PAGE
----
Education and Employment
Bayawan City Division
When Bayawan became a city in December 23, 2000, its city charter stipulated the creation of an interim City Division which was formally opened by Sec. Edilberto de Jesus on the 25th of January.
In its earnest desire to provide quality education, the interim city division started its seemingly turtle–paced efforts right after the inauguration with nine education supervisors designate of which two were district supervisors, one head teacher, one LGU paid principal and five elementary school principals. The administrative section was manned by a teacher acting as OIC Administrative Officer assisted by a utility worker and two contractual workers paid by LGU. It had a three hundred eighty three (383) elementary and fifty – six secondary teachers situated in fifty (50) elementary schools and (11) secondary schools unevenly distributed in the (28) twenty–eight barangays made up the whole budding city division. The average mean percentage score of 37.29 for the elementary and 38.30 for the secondary. From School Year 2002–2003 to 2003–2004 the educational landscape has dramatically changed propelled by the vision of development–oriented mayor in consultation of the various stakeholders and in coordination with the DepEd.
Located 101 kilometers away from the City of Dumaguete, Province of Negros Oriental, Bayawan City was once one of the school districts of the Division of Negros Oriental. It was the second to the last school district with 49 elementary schools of which 7 or 12 percent are located along national highway and 51 or 85 percent in the hinterlands with a range of 5 to 57 kilometers distance from the division office. The rough, slippery terrain coupled with bad roads rendered oftentimes impassable due to ten–wheeler trucks which crisscrossed the area especially during the milling season affected the delivery of educational services.
Heavy rains in June till October pose a constraint in the delivery of educational services especially among the schools in the northwest and northeast areas where attendance of both pupils and teachers are the lowest on Mondays and Fridays. Bayawan City Division is nestled in agricultural areas where 80 percent of the parents are practically earning their livelihood farm–related activities which in turn have drawn children to assist in the farm–tasks with the end goal of helping the family make both ends meet. This has been the major cause in the low academic performance with around 30 percent of the pupils in schools located near sugarcane fields engaged in farm labor.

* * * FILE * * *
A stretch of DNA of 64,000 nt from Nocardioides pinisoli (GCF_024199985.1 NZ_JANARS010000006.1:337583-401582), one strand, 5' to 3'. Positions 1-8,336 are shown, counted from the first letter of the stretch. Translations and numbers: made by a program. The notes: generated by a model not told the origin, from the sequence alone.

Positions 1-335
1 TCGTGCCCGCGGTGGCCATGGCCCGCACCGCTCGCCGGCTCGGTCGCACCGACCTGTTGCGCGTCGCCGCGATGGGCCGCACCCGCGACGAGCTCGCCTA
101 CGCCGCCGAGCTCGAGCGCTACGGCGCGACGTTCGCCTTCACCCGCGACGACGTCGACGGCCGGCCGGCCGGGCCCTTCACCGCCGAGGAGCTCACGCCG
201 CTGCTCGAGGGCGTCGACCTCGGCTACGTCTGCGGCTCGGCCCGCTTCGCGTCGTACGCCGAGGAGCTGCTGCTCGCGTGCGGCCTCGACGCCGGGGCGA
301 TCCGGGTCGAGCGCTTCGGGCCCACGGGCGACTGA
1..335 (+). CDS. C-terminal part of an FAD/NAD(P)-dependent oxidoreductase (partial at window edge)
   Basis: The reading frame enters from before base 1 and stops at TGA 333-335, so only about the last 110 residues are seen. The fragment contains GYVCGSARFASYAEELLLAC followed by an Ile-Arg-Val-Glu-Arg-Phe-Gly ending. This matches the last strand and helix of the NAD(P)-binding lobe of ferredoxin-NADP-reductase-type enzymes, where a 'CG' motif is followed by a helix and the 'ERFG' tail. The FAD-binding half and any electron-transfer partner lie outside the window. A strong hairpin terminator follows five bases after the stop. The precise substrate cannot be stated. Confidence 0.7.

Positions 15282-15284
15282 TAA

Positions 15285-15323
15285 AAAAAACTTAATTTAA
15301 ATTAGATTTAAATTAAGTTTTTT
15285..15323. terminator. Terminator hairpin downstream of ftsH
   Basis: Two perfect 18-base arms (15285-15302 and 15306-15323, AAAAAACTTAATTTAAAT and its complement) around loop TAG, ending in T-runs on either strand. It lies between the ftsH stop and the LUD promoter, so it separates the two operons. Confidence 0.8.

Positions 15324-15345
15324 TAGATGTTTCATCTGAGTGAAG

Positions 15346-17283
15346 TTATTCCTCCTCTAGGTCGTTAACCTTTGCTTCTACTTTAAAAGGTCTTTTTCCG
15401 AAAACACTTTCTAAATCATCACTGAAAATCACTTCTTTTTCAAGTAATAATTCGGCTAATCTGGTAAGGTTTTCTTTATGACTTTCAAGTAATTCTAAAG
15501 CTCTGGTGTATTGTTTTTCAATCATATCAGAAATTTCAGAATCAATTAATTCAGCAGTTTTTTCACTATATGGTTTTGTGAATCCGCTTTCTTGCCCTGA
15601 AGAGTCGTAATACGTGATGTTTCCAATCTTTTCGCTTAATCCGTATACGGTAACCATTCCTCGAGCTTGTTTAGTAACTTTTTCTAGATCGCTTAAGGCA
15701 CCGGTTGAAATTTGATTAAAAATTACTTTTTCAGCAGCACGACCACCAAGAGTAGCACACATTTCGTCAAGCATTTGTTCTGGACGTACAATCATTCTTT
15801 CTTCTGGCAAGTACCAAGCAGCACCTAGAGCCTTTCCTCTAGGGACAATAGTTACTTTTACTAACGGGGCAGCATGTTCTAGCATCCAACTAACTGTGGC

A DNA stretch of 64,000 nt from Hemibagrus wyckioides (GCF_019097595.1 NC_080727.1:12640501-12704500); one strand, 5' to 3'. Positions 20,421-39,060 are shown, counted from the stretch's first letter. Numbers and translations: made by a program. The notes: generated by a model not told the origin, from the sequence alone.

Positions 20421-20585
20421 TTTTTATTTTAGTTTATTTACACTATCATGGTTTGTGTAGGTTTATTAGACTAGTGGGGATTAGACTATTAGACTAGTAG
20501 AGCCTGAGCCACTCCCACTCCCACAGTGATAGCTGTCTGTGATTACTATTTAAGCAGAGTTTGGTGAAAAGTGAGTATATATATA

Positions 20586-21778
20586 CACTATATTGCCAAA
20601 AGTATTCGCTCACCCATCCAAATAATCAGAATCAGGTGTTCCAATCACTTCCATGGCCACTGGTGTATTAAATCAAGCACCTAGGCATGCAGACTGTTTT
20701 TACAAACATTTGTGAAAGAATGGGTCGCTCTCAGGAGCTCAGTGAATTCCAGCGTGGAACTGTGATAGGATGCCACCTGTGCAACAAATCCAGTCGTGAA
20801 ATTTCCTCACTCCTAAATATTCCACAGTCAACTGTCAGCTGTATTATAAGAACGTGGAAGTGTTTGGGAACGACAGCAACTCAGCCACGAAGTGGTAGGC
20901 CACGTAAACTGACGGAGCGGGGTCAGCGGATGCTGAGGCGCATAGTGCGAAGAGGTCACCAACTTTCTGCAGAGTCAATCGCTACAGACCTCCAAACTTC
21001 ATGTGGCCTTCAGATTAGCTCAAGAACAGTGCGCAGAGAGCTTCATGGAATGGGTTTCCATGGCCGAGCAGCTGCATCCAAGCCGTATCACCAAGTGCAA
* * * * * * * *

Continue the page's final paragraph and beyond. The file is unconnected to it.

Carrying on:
Around twenty one thousand pupils are enrolled in the elementary schools for which barely 25 percent continue their studies in the secondary schools and around ten percent pursue college work.
With regard to their academic performance, Elementary school pupils have an average MPS of between 23–27 in English, Science and Mathematics. Absenteeism of pupils, poor teaching strategies, lack of teaching competency and minimal supervision of teachers could well account for the low performance which is the biggest challenge confronting the division.
The infrastructure donated by the local government headed by City Mayor German P. Saraña Jr. And the Congressional District of Negros Oriental has helped a lot in the plight of the school children. Under the Third Elementary Project (TEEP), Bayawan City was one of the local government units in Negros Oriental with the highest equity for which countless schools where constructed and renovated. Under Secondary Education Development Improvement Project (SEDIP), Bayawan City also had the highest equity so much so that priority was given in the construction of science buildings and the needed classrooms to accommodate the growing secondary school population.
In view of this, the division puts premium on the need to monitor attendance and to maximize contract hours while motivating education supervisors to focus on their subject areas to meet the 75 percent mean percentage score target. Vis–a–vis this concern was the desire to strengthen stakeholders support and linkage by both school administrators and teaching personnel.